Church rules require a priest to celebrate Mass daily, with the exception mentioned elsewhere in the article.  But, another rule is there be a congregation of at least two.  So, since there were many priests, too many for weekday Masses, priests would come to a side alter once Mass was started for the school, and finish first.  They would not preach a sermon, and the Communion line would often not exist.  So, both churches had a multitude of side alters perhaps six each, and it was not uncommon for multiple priests to be celebrating Mass at the same time.  Of course, on Sunday there were enough places in the schedule for a parish with so many churches that the side alters were rarely used.

Two Convents

One for Each School

The elementary school was alongside Saint Alphonsus Church, across the street from the meditation yard of the rectory.  It extended to Saint Mary Street.  Across Saint Mary Street was the convent of the Sisters of Mercy who staffed the elementary school.  The convent building also housed the first grade.


On the other side of Saint Alphonsus was a school building used by the high school, with the elementary school sharing its cafeteria and auditorium.  The only building on either side of the block on Constance Street not belonging to the parish was a religious store. 


On Josephine Street, alongside Saint Mary Assumption Church, was another convent for the Notre Dame nuns.  These were the staffers of the high school, whose main buildings were across Josephine from the church and convent.


Notre Dame Convent

Served High School
Notre Dame Convent Now Blessed Seelos Visitors Center
Notre Dame Convent Now Blessed Seelos...
Image by me

Blessed Seelos Tomb

Father Francis Xavier Seelos

One day a nun took my class into Saint Mary Assumption Church.  This was unusual, since the school used Saint Alphonsus Church.  She showed us relics, then pointed across the communion rail at a large marble slab that had an inscription.  It was a tomb.  In fact, there were several tombs there.  But her interest was in just one of them.


I did not understand then, but one of the tombs is that of Blessed Seelos.  He was a Bavarian who came to America, served as a bishop in Pennsylvania, and finally arrived in this parish.  He worked with the Irish during the yellow fever epidemic, contracted the disease, and died.  Now, one of the convents is gone, and the other has been converted to the Blessed Seelos Visitor’s Center.

Both Churches Remain

One Is Still Used as a Church

Saint Mary Assumption Church is still an active roman Catholic Church, but Saint Alphonus has been repurposed.  It is now a community center.


The day I too the pictures for this article, which required a special trip into the area, people were crossing the street.  They were exiting a side door of Saint Mary Assumption Church and going into Saint Alphonsus.  The walk was probably less than one hundred feet.  

Additional Images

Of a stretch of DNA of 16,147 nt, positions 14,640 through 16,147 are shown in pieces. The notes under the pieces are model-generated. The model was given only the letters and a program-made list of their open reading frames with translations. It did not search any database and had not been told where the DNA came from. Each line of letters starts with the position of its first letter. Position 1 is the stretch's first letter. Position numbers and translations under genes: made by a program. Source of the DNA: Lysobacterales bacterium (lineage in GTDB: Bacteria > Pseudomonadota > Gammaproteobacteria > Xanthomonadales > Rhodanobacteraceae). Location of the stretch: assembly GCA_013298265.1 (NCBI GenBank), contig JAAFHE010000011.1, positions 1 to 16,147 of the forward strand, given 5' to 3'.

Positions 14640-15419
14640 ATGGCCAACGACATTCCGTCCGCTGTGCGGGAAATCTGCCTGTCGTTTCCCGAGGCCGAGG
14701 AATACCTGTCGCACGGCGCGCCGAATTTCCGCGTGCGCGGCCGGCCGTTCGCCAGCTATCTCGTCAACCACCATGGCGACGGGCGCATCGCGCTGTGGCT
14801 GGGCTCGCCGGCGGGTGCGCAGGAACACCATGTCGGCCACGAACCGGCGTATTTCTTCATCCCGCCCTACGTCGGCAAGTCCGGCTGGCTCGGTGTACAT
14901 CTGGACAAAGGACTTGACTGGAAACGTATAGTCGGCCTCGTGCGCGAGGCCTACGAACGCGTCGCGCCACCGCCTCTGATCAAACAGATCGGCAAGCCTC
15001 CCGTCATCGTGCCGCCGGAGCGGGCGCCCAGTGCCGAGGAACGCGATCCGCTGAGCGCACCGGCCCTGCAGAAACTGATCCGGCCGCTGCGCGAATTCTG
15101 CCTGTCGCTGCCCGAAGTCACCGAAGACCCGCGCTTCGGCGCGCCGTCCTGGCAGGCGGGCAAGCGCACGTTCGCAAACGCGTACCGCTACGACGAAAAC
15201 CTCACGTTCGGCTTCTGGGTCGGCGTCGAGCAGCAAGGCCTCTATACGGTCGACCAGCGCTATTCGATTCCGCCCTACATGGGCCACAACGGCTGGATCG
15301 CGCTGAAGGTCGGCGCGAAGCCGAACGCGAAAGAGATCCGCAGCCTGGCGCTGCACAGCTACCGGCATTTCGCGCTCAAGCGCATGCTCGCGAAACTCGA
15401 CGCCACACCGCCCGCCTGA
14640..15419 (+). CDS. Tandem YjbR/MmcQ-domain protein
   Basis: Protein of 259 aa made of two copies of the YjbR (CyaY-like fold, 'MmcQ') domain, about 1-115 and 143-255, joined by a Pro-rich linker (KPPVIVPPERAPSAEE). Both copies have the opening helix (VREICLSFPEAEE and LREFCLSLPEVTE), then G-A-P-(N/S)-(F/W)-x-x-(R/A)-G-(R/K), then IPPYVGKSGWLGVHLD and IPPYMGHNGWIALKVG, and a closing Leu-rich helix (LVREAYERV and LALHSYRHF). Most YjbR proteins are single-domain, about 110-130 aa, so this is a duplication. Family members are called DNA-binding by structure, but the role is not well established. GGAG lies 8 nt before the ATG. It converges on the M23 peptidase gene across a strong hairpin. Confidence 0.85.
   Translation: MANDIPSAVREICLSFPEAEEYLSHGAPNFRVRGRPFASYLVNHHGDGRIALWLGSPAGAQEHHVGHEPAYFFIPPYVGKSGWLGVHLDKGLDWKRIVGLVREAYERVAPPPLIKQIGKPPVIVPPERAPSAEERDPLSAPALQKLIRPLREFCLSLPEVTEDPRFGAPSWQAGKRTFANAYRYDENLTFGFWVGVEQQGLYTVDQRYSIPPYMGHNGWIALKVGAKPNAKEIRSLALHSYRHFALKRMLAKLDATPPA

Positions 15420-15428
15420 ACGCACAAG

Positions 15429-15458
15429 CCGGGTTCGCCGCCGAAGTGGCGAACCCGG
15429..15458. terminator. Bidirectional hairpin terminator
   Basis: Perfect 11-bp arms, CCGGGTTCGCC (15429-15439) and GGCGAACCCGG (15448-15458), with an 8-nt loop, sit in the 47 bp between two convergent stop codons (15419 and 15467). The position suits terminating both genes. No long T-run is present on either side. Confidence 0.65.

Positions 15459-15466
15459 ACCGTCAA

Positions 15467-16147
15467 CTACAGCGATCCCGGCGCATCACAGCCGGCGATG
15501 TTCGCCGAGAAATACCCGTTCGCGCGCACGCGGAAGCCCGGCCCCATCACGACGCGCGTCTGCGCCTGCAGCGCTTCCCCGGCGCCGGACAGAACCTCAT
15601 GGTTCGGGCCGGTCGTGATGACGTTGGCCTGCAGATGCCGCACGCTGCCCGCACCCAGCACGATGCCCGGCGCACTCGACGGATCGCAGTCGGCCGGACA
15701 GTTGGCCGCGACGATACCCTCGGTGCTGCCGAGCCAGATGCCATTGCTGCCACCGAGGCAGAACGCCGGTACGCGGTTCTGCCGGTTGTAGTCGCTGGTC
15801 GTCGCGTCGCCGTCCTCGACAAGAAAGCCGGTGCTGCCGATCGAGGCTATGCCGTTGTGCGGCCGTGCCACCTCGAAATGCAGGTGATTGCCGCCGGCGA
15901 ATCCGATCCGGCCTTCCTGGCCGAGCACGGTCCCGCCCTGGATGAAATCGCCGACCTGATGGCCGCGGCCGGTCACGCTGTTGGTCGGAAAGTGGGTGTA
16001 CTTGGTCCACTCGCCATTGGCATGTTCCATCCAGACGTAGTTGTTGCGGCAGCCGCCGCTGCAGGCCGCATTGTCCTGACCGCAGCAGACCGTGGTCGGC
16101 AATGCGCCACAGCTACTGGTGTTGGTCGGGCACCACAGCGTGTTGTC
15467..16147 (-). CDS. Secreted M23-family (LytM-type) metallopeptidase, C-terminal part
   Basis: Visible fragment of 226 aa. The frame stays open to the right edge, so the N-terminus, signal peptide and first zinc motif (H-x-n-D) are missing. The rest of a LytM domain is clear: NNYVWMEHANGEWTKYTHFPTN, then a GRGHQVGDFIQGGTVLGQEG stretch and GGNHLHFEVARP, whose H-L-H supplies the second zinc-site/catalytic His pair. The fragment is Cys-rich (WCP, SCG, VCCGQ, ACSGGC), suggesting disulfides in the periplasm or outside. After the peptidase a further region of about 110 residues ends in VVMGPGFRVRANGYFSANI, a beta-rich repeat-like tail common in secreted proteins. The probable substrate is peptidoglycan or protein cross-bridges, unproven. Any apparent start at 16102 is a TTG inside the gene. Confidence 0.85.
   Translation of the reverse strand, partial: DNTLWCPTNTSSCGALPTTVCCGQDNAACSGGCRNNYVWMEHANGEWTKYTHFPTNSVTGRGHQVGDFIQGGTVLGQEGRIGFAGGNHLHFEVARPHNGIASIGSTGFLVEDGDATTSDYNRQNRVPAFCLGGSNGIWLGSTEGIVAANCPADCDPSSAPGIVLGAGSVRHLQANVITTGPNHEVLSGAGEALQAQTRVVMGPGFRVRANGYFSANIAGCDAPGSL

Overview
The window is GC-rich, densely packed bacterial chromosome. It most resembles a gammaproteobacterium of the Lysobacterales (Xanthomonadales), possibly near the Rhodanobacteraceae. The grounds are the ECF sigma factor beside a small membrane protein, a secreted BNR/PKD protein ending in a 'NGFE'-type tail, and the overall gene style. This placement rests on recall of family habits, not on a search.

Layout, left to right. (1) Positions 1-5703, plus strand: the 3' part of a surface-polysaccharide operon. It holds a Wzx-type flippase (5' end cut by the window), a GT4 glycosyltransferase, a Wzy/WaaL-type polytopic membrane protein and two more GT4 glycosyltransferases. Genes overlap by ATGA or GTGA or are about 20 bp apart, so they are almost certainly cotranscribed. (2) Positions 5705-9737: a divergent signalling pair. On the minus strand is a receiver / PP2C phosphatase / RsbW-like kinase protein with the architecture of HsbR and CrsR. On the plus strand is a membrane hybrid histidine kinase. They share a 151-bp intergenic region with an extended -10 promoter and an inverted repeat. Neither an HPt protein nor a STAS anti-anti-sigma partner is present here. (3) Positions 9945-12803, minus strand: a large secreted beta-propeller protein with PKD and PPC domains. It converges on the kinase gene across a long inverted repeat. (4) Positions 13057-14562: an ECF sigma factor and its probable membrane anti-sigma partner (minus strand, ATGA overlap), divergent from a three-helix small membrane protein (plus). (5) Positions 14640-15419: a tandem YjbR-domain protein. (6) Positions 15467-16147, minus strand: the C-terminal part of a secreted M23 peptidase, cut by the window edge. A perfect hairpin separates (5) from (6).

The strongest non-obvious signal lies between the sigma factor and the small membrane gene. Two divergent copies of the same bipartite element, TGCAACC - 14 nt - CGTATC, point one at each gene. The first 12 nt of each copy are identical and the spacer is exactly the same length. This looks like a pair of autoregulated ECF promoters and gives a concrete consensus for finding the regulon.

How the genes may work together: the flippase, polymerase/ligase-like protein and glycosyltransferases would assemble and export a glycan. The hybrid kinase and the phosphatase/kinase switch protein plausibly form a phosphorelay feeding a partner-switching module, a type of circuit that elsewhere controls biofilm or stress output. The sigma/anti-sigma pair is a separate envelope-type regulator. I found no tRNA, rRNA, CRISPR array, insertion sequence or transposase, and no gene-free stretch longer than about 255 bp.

Another View
Another View
Image by me
Blessed Seelos Center
Blessed Seelos Center
Image by me

Bias Reduced

By the Fifties

In the fifties we freely chose between the two churches.  We had to first pass Saint Mary Assumption.  One way a decision would be made was to count how many candles were lit.  Two meant a low Mass, six meant a high Mass with some singing, and twelve meant a solemn high Mass with much singing.  If six or twelve candles burned we went to Saint Alphonsus.


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The introduction image is mine.

Updated: 10/30/2017, blackspanielgallery
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frankbeswick on 10/31/2017

Rethinking who can be ordained a priest might help augment the numbers of priests, just focusing on single men is a mistake. But you are right, the more people who come to church, the more vocations there might be.

blackspanielgallery on 10/31/2017

Currently, parishes are being merged. This is due to too few priests. Most of the closed churches are allowed to open for weddings. But, when parishes merge they are close to each other. The nearest parish to the one mentioned in this article is about six blocks away. The problem seems to be vocations. We are asked to pray for vocations, but I am not certain we are asking for what is really needed. I feel there will be vocations enough to take care of us, and maybe what we should pray for is to have more people start attending churches in our current secular age. If more people come to church, the vocations might just follow. So, perhaps our focus should be on prayer to fill pews. Then allow God to do the rest.

Veronica on 10/31/2017

What lovely architecture .. ...

I am fascinated to see how the Church is faring in other locations. Here we don't have a resident priest . The priest from a neighbouring parish visits three times a week. That's it.

blackspanielgallery on 10/31/2017

I know of churches that have been replaced, then repurposed, in other parishes, but this is the only case I know of where multiple churches were in use at the same time. We have some places where a priest travels,but not walk one way or the other depending on which church he is going to.

frankbeswick on 10/31/2017

A good article focusing on local religious history, Such focused study is a vital part of history.

In my parish, which is extended by amalgamations, we currently have three churches, but two are redundant, and ne will probably be demolished. The other contains work by the sculptor/architect, Pugin, so is preserved for historical reasons.